Input price indexes measure the average change in the prices of products used in the production process. These products or intermediate inputs to the production process are products produced elsewhere in the domestic economy or are imported. Primary inputs such as land, labour and capital are excluded from the Producer Price Indexes.

    Output price indexes

    The preferred valuation basis for the transactions covered by an output price index is at basic prices, although purchasers’ prices may be used when valuation at basic prices is not feasible.

    Both basic and producer prices are prices that exclude transport and trade margins. The distinction between basic and producer prices relates to the treatment of taxes and subsidies on products are:

    • basic prices are prices before taxes on products are added and subsidies on products are subtracted.
    • purchasers’ prices include, in addition to basic prices, taxes less subsidies on products (excluding value added taxes. The point at which prices are measured is ex-factory, ex-farm, ex-service provider, etc.).

    The main difference between basic and producer prices is generally any per unit subsidy that the producer receives. However, on occasions producer prices may have to be used when information on subsidies is not available. In most instances, producers in the Australian economy do not receive subsidies, in which case the producer prices and basic prices will be the same.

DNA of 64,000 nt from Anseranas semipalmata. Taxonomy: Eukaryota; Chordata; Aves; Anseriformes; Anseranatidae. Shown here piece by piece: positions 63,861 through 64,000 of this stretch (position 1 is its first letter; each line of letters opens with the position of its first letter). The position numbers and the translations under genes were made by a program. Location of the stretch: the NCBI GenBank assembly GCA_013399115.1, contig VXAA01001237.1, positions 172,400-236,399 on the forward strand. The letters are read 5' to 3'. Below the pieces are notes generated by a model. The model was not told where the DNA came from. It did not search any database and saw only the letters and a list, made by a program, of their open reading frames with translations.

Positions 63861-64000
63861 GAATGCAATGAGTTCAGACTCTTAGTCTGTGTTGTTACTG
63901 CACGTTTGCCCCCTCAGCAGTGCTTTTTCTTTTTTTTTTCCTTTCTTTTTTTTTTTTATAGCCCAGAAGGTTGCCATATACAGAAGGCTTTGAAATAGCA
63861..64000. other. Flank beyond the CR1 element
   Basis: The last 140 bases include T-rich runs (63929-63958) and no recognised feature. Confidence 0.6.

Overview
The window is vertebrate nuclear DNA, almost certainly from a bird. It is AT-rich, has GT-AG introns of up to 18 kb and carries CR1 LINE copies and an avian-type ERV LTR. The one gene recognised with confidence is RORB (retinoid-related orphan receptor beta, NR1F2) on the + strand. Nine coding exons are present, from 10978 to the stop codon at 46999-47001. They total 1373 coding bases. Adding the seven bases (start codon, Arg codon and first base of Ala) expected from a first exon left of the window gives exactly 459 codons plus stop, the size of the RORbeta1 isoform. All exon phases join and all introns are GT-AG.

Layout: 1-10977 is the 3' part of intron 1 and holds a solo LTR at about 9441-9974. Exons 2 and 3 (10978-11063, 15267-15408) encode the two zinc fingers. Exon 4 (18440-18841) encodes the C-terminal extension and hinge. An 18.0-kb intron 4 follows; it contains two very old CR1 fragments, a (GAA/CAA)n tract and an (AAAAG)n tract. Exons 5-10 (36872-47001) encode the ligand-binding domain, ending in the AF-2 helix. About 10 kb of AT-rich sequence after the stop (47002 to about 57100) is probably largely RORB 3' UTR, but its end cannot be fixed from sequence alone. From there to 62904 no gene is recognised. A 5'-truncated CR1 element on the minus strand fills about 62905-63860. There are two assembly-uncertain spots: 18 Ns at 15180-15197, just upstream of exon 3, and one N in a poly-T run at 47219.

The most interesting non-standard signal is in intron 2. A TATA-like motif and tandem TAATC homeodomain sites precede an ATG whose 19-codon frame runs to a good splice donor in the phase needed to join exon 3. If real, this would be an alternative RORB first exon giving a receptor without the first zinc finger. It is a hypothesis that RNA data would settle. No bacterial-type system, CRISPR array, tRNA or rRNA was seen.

The suite of ABS output price indexes measure the prices received by producers irrespective of whether their products are sold on the domestic market or as exports.

    Import and export prices

    Both the Import Price Index and the Export Price Index are valued using a free on board (f.o.b.) pricing basis. The value of products measured on an f.o.b. basis includes all production and other costs incurred up until the products are placed on board the international carrier for either export. For imports, freight and insurance charges involved in shipping goods from foreign to Australian ports are excluded from the prices used in the index, as are Australian import duties and taxes. Similarly, exports are priced on a f.o.b. basis at the main Australian ports of export. Exports are exempt from taxes on products.

    Coverage

    While coverage of goods producing industries is relatively comprehensive, the coverage of services industries is being progressively improved for both the Producer and International Trade Price Indexes. The expansion of new and emerging industries in both the Producer and International Trade Price Indexes is a key objective for the ABS to ensure both publications continue to effectively support the compilation of Australian National Accounts and Balance of Payments.

    Non-market goods and services